Tatchell condemns ‘Christian bigots’
Yet during his concluding remarks, Cardinal Kasper reiterated the uncompromising position of the Roman Catholic Church that ‘homosexual activity is disordered’. No discussion, no debate, no conference to seek the diverse views of sundry homophiliac theologians or academics.
So why does Mr Tatchell not protest outside the Vatican?
Or is it simply that it easier to hurl insults at those closer to home with whom one does not agree, ‘bigot’ being the easiest?
Cranmer notes the thoughts of Charles Moore on the matter:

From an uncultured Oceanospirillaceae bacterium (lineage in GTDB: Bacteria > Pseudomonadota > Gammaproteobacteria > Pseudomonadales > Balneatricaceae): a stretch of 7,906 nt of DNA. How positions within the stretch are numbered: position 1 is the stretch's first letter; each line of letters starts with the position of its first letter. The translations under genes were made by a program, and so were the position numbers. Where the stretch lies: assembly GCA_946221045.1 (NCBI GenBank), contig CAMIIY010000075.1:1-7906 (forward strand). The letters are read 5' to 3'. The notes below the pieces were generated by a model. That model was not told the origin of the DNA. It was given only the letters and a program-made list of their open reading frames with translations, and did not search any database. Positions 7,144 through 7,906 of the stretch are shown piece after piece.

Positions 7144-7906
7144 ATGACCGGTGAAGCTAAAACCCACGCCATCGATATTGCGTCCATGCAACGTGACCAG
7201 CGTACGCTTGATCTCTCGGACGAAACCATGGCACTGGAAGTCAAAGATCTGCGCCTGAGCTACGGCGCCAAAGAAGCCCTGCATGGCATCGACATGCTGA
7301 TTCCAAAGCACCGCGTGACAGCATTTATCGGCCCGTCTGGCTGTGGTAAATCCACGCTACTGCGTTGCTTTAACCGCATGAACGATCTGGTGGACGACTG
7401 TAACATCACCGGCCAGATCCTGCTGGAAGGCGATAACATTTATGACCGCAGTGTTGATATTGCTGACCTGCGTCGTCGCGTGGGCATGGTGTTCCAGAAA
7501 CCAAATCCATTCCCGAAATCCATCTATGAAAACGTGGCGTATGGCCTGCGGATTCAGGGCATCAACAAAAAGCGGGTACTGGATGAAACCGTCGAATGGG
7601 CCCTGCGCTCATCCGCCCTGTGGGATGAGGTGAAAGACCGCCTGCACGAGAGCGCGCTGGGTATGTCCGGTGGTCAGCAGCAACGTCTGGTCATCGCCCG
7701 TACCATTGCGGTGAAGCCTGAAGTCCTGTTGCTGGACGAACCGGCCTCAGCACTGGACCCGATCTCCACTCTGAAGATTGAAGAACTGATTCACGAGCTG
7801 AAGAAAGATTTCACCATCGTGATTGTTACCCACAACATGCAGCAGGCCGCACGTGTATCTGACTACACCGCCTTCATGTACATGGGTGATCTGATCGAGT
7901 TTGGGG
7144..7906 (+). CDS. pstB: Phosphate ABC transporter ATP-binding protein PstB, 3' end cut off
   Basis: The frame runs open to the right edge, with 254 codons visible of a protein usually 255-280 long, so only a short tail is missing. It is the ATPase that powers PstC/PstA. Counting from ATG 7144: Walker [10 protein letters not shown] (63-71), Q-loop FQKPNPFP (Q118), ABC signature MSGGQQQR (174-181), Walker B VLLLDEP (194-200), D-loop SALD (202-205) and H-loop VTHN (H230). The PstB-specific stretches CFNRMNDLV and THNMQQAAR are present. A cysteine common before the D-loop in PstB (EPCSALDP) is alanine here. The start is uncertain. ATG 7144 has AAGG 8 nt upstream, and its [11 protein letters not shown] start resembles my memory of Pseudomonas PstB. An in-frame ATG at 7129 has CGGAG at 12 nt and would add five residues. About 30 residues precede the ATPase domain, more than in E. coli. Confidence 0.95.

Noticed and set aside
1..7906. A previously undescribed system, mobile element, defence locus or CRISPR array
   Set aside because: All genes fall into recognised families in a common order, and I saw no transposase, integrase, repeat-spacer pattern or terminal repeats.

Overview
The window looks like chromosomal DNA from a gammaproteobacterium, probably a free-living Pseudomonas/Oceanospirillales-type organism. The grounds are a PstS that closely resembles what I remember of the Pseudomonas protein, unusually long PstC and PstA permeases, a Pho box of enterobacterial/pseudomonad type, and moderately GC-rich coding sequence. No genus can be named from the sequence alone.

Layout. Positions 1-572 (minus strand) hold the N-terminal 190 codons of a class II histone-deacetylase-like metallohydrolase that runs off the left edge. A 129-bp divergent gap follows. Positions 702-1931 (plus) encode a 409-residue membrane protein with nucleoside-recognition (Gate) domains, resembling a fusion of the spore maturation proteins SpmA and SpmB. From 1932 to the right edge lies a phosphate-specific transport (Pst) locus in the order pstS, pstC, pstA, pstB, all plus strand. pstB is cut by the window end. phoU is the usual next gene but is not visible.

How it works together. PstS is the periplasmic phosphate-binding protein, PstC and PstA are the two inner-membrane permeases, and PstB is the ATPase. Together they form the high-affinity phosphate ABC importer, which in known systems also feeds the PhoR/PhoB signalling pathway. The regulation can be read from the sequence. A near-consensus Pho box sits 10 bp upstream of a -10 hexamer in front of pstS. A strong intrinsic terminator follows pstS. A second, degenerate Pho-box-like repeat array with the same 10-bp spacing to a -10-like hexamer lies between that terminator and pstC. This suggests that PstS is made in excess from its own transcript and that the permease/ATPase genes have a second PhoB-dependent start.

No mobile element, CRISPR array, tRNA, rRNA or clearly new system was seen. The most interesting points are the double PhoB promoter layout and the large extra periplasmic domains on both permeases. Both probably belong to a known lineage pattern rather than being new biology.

“Almost every time you read an article commenting on people who, for religious reasons, disapprove of homosexual marriage, practising homosexuals becoming priests and so on, you find the word ‘bigot’ used. Even intelligent commentators seem to think it unarguable that such attitudes are bigoted. Why? To this day, all the mainstream monotheistic religions of the world take the view that homosexual acts are wrong, and they have reasons of scripture and wider moral teaching to back this up. Believers who maintain that view in the face of modern social pressure are only following their faith, just as Christians would be if they opposed polygamy, suttee or euthanasia. The word ‘bigoted’ does have an accepted meaning. It does not mean ‘religious’, or even ‘fervently religious’. Bigotry is the obstinate and blind, often nasty and hypocritical, attachment to a particular creed. No doubt some people who oppose gay marriages are indeed like this — venting hatred towards homosexuals (which their religion forbids) — but many are decent, conscientious and thoughtful. Isn’t it rather bigoted, in fact, to assume that your opponents on certain subjects are bigots? It is like the way anyone who criticises Islamist extremism will find himself described as ‘Islamophobic’.”